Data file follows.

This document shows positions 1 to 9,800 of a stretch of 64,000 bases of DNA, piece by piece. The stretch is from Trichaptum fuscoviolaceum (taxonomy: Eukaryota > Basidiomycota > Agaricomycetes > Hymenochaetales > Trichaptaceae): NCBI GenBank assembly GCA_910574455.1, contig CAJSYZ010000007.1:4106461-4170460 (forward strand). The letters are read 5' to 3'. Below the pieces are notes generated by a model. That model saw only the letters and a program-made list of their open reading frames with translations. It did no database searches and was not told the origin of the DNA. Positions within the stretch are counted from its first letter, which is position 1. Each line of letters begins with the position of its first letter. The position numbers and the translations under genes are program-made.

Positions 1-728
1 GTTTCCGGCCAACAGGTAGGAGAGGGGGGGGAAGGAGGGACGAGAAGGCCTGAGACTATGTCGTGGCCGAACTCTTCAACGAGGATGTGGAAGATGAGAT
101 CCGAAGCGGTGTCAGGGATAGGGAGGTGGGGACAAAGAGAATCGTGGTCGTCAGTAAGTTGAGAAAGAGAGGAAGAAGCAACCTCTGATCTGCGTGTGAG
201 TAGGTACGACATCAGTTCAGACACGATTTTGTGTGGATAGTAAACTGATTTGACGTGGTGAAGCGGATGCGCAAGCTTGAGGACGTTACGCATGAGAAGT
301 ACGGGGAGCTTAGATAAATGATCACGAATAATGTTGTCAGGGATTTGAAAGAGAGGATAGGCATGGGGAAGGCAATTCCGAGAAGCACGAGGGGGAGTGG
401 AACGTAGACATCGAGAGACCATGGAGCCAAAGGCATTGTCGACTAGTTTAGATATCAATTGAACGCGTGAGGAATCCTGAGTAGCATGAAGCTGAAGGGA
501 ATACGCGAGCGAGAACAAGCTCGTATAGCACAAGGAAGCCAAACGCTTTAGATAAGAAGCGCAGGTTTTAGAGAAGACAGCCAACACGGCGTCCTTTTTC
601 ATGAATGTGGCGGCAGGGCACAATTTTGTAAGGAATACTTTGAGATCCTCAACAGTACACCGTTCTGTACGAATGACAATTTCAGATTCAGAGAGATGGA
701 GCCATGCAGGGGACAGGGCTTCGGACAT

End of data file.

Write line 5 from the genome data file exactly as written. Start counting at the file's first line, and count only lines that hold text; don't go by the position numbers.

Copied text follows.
201 TAGGTACGACATCAGTTCAGACACGATTTTGTGTGGATAGTAAACTGATTTGACGTGGTGAAGCGGATGCGCAAGCTTGAGGACGTTACGCATGAGAAGT